The 1980 Belgian Grand Prix saw French driver Didier Pironi take his maiden Formula One victory for the Ligier team. Rounding off the podium were the two Williams cars of Alan Jones and Carlos Reutemann
After a five week break in between the USA and Belgium, it was announced that Don Nichols, the owner of the Shadow had called it quits after eight years in Formula One and had sold the team to Teddy Yip's Theodore organisation. In the first five races the team had been only able to qualify once, it had been a disappointing final season for Shadow. Despite now being under Theodore ownership, the team retained the Shadow name for the remainder of the season and kept its driver line-up of Geoff Lees and Dave Kennedy.
Alain Prost was back racing with the McLaren team after missing the previous two events after breaking his wrist. Ensign also had to find a new driver following Clay Regazzoni's career ending crash in Long Beach. The team signed Tiff Needell as a replacement. Needell had previously signed as a race driver for the team in 1979, however failed to attain a superlicense due to a lack of experience. A season in British Formula One finally provided Needell the opportunity to race in Formula One as Regazzoni's replacement.
Belgium would also mark the first race without qualifying tyres. Formula One's tyre suppliers, Goodyear and Michelin had agreed to no longer produce the special compound qualifying tyres. Instead the team's would now have to use the same type of compound tyres in qualifying as they would during the race.
Heading into Belgium, René Arnoux and Nelson Piquet were tied in the lead of the driver's championship with 18 points. Alan Jones was not far behind, only five points adrift. Similarily in the Constructor's championship Renault and Brabham were tied for the lead with Williams and Ligier trailing not far behind.
Below is the full entry list for the 1980 Belgian Grand Prix:
Qualifying for Belgium was extremely wet as for the first time in 1980, the full wet tyre compounds were getting some use. The battle for the pole position was highly intense with less than a seconds covering the top six. Williams, Ligier and Renault appeared to have the measure over the rest of the field. The race lead likely to be fought by these six cars. Alan Jones took pole ahead of Didier Pironi, Jacques Laffite, Carlos Reutemann, Jean-Pierre Jabouille and René Arnoux.
|8||12||Elio de Angelis||Lotus-Ford|
|10||22||Patrick Depailler||Alfa Romeo|
|18||23||Bruno Giacomelli||Alfa Romeo|
Unlike during qualifying, race day at Zolder was held in sunny and warm conditions. As the lights went green, Didier Pironi immediately took the lead from Alan Jones heading into the first corner. Bad luck struck Jean-Pierre Jabouille once again, the Renault driver suffering a clutch failure which saw him struggle to get away before retiring the next lap. The second lap saw Jochen Mass's Arrows spin into the catch fencing, forcing his retirement from the race.
Out front Pironi continued to lead the field ahead of Jones, Jacques Laffite, Carlos Reutemann, René Arnoux and Nelson Piquet. Lap five saw Ricardo Zunino pull into the pits and retire with gearbox trouble.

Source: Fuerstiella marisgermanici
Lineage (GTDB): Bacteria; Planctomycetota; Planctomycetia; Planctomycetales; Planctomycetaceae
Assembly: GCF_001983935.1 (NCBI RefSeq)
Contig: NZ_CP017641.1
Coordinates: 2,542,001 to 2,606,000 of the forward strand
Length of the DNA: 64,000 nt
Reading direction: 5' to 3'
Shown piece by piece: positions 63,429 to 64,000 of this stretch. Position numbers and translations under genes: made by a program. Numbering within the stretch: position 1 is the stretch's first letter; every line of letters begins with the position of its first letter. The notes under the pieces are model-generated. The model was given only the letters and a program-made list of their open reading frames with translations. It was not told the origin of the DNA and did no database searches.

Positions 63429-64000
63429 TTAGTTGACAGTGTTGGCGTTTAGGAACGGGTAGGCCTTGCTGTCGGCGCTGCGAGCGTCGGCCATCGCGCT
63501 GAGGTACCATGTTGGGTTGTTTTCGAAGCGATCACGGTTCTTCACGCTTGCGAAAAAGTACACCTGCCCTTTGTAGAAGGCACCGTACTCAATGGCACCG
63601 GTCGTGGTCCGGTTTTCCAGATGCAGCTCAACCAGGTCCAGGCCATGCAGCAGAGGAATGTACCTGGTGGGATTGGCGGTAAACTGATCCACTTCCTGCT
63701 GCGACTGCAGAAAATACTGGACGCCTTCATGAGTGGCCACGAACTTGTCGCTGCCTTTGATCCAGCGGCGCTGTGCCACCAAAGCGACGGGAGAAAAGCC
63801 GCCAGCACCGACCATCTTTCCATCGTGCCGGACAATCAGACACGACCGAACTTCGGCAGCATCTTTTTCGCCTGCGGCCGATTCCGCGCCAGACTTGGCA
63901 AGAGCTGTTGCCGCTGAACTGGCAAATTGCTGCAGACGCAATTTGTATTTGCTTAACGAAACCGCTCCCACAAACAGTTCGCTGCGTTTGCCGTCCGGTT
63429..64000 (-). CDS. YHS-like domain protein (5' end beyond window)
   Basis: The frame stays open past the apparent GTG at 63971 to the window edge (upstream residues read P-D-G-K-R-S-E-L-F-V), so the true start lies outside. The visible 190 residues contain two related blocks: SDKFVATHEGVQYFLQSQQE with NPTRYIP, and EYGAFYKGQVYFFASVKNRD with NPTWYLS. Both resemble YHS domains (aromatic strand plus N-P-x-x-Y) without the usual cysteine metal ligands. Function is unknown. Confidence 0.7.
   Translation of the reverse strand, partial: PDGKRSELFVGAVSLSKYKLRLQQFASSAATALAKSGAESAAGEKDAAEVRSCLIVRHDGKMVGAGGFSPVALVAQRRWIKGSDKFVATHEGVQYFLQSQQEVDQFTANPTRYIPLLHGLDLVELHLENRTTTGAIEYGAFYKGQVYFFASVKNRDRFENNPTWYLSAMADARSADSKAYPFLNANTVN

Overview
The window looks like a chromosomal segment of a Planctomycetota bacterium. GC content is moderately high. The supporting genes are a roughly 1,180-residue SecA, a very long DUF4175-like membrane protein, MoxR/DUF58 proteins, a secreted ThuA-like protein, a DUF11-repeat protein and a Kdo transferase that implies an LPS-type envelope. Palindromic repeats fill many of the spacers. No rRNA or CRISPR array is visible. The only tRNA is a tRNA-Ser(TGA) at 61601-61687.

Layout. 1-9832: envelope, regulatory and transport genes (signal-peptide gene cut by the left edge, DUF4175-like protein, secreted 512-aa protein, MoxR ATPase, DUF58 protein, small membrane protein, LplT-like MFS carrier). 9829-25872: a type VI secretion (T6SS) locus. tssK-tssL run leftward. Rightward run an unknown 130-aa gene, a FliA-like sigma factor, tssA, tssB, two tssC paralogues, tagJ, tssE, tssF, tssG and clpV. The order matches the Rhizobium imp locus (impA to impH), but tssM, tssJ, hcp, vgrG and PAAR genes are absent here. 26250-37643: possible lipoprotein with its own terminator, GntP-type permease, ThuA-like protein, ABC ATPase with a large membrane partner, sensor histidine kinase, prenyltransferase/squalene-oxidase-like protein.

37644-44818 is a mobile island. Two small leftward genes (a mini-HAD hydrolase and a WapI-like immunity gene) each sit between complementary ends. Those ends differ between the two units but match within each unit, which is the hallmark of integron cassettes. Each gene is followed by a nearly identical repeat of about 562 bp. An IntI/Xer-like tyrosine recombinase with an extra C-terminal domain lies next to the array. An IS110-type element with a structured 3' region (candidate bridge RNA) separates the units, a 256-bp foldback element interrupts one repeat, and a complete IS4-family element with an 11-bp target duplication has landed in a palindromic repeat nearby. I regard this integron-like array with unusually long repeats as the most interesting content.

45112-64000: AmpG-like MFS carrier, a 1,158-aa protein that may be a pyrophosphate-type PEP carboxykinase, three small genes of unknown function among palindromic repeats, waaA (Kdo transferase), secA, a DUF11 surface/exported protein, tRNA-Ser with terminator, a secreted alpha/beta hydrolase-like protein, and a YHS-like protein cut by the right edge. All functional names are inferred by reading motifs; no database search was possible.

Pironi began to pull away in the lead whilst Jones and Laffite began to create a gap to the trio of Reutemann, Arnoux and Piquet. Lap seven saw John Watson pull into the pits with mechanical trouble. The McLaren driver would spend several laps in the pits as his mechanics repaired his car, Watson would rejoin the race albeit several laps down.
Reutemann, Arnoux and Piquet held an intense battle for fourth place. On lap 17, Arnoux attempted to overtake Reutemann but succeeded in only spinning off the circuit. Arnoux dropped to tenth behind Piquet, Jean-Pierre Jarier, Gilles Villeneuve and Elio de Angelis. Arnoux then had to battle through the field in order to make his return to the front of the field.
On lap 32, Arnoux's comeback was further assisted when Nelson Piquet spun off the circuit and into retirement. At the front, Jacques Laffite was suffering from brake wear and was dropping back from Alan Jones and into the clutches of the second Williams of Carlos Reutemann. Lap 38 saw Reutemann overtake Laffite, the following lap Laffite pitted to get his brakes fixed. This dropped him well out of the running for points.
The final laps provided some interest as a four way battle occured for fourth place. Arnoux had fought his way back into fourth place, however Jarier, Villeneuve and De Angelis were hot on his heels. Three laps from the end, De Angelis spun off the circuit and into retirement as Arnoux, Jarier and Villeneuve continued to battle. In the end Arnoux maintained fourth just ahead of Jarier and Villeneuve.
Pironi took a dominant first Formula One win ahead of the two Williams cars of Alan Jones and Carlos Reutemann.
|4||16||René Arnoux||Renault||71||+1 lap||6||3|
|5||3||Jean-Pierre Jarier||Tyrrell-Ford||71||+1 lap||9||2|
|6||2||Gilles Villeneuve||Ferrari||71||+1 lap||12||1|
|7||21||Keke Rosberg||Fittipaldi-Ford||71||+1 lap||21|
|8||1||Jody Scheckter||Ferrari||70||+2 laps||14|
|9||4||Derek Daly||Tyrrell-Ford||70||+2 laps||11|
|10||12||Elio de Angelis||Lotus-Ford||69||Spun off||8|
|11||26||Jacques Laffite||Ligier-Ford||68||+4 laps||3|
|NC||7||John Watson||McLaren-Ford||61||Not classified||20|
|Ret||29||Riccardo Patrese||Arrows-Ford||58||Spun off||16|
|Ret||22||Patrick Depailler||Alfa Romeo||38||Exhaust||10|
|Ret||5||Nelson Piquet||Brabham-Ford||32||Spun off||7|
|Ret||23||Bruno Giacomelli||Alfa Romeo||11||Suspension||18|
|Ret||30||Jochen Mass||Arrows-Ford||1||Spun off||13|
Standings after raceEdit
|V T E||Belgian Grand Prix|
|Circuits||Spa-Francorchamps (1950 - 1970, 1983, 1985 - Present), Nivelles (1972, 1974), Zolder (1973, 1975 - 1982, 1984)|
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